“Born This Way” (2013) is a hard-hitting documentary by Shaun Kadlec and Deb Tullmann, concerning vitriolic discrimination against homosexual or LGBT persons in Cameroon (or Cameroun), a nation in West Africa adjacent to Nigeria. Wikipedia has a factual summary of the situation here.
The documentary presents a number of young adults, particularly women. In some communities, people do make other people’s “private lives” very much their business, and tend to create witch-hunts worse than anything in the US under McCarthyism. The climate seems as bad as reported in Nigeria, Uganda, and (more recently) Russia.
Toward the end of the film, at a trial, the prosecutor makes a nonsensical equation of homosexuality with pedophilia.
But earlier, defense attorney Alice Nkom tries to argue with a prosecutor who says something like, “how dare you put yourself above God and Jesus” and then invokes the Biblical command of “Be fruitful and multiply”. So while on the surface the “homophobia” seems driven by the ideology of the Christian religious right (not by Islam here), the film also shows how people in economically poorer cultures place the future of the family or community above the individual, and see procreation as a mandatory responsibility of everyone. This gets to be morphed into an idea where some men believe they have the right to access to all women.
One gay man has moved several times, and reports getting handwritten notes, “You think you can run, we will find you.” Later the man talks, ironically, about the loss of family relationships.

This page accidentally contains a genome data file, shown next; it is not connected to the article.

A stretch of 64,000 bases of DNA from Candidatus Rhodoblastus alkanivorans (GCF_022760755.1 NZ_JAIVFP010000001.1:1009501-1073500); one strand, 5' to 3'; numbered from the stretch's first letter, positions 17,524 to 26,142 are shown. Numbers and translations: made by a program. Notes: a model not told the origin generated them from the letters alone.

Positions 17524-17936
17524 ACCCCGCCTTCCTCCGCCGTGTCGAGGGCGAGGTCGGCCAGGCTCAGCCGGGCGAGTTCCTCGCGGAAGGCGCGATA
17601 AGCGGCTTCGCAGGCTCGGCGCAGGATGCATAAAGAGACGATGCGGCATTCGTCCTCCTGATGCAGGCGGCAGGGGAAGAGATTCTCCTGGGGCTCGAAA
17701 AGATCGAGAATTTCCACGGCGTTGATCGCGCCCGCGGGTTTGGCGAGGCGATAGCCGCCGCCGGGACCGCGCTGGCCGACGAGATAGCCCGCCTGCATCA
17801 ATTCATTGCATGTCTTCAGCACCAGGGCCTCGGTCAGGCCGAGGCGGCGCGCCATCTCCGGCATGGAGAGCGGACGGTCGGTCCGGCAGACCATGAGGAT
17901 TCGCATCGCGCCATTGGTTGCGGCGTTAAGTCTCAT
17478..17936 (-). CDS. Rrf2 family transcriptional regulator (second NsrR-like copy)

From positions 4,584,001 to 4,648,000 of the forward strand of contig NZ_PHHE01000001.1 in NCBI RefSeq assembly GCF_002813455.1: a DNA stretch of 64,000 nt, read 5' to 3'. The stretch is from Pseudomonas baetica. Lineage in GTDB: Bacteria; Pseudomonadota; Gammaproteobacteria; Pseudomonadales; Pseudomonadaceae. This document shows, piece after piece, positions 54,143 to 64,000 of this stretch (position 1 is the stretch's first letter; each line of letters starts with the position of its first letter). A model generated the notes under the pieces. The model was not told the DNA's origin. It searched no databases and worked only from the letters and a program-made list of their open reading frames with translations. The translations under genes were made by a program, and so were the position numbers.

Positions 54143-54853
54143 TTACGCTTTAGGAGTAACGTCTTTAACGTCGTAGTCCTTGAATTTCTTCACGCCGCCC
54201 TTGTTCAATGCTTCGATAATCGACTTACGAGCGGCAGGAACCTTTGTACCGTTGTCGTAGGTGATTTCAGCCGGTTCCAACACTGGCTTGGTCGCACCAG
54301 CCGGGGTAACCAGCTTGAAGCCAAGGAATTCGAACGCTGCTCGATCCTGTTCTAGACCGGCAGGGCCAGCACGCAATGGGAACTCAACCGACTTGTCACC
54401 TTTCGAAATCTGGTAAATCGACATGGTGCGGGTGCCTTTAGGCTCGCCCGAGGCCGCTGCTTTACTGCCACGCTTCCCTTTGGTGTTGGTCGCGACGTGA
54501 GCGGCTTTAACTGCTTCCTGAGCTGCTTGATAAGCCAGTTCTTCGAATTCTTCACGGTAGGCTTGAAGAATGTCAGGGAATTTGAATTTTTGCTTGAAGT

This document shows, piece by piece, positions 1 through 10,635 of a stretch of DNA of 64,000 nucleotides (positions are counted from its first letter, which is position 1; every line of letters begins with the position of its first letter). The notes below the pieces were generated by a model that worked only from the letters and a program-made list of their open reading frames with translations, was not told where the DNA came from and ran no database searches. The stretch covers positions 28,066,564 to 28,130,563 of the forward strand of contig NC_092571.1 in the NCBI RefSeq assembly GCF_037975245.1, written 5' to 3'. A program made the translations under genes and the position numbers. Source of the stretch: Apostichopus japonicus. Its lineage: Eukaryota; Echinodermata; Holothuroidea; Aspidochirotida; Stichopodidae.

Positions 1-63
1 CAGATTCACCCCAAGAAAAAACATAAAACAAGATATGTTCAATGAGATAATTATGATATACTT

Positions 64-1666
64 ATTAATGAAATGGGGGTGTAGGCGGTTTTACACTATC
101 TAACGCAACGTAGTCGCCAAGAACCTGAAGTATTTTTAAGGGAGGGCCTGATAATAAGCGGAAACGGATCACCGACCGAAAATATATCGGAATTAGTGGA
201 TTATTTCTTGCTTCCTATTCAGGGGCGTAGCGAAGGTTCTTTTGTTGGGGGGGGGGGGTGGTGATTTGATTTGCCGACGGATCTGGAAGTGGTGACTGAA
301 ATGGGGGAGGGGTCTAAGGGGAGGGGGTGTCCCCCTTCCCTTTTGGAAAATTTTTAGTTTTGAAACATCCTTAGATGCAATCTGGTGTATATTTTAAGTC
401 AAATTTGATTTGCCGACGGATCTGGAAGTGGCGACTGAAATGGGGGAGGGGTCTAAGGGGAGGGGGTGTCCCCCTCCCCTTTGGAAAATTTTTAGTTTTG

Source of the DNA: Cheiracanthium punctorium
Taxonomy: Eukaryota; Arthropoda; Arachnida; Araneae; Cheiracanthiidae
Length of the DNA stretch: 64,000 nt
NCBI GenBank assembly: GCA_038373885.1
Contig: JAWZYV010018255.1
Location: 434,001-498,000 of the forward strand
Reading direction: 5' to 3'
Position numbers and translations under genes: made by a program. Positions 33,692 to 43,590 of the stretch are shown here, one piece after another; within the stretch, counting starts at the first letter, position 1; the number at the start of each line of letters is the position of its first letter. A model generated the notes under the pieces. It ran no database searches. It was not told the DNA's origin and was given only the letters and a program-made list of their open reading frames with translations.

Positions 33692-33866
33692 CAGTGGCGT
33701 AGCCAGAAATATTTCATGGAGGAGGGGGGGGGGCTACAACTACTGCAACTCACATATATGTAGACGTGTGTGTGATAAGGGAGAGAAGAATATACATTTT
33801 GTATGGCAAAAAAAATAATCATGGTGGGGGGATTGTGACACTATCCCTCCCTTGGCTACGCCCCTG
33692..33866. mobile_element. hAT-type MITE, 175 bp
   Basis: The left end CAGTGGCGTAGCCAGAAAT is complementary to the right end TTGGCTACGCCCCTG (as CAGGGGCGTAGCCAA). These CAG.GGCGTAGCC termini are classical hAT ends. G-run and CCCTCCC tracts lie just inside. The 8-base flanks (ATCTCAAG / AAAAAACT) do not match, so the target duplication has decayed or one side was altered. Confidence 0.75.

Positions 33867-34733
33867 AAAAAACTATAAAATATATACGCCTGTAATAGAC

And a lesbian has a counseling session with a Catholic nun who empathizes with her, but says that dealing with what society demands from her (babies) is still her responsibility. But the nun does say that women should ever respond to provocations from men.
I wondered about the title of the film, because using it implies that discrimination or persecution for sexual orientation might be morally justifiable if it could be “chosen.” Yet the young gay man says “You don’t choose it, it’s something within you,” and “with women, it’s not me.”
The film shows a lot of the squalor in both Yaounde and Ambam. There is some oddly breathtaking tropical scenery along rural roads, leading to villages with low standards of living. Imagine the challenges for churches or non-profits wanting to send volunteers there.
In the closing credits, the film notes that Cedric and Gertrude live in the United States and won political asylum. It mentions two more who are seeking asylum.
I reviewed the film from a 55-minute screener on Vimeo supplied to me by KCETLink in Burbank. CA. IMDB lists the film as 82 minutes, so I am not sure if the entire film is now being shown or will be issued on DVD. The film will be shown on Dec. 9 on Direct TV Channel 375 and Dish Network Channel 9410. Again, I wish this were on normal cable or FIOS channels from Xfinity or Verizon FIOS. The film will be shown at the Los Angeles Public Library (“It’s Free”) on December 6 at the Mark Tapper Auditorium. The film does not seem to appear on Netflix or Amazon yet, but I hope it will soon.
The film was popular at Outfest.
The official Facebook site is here. The distributor seems to be “Everyone Matters”.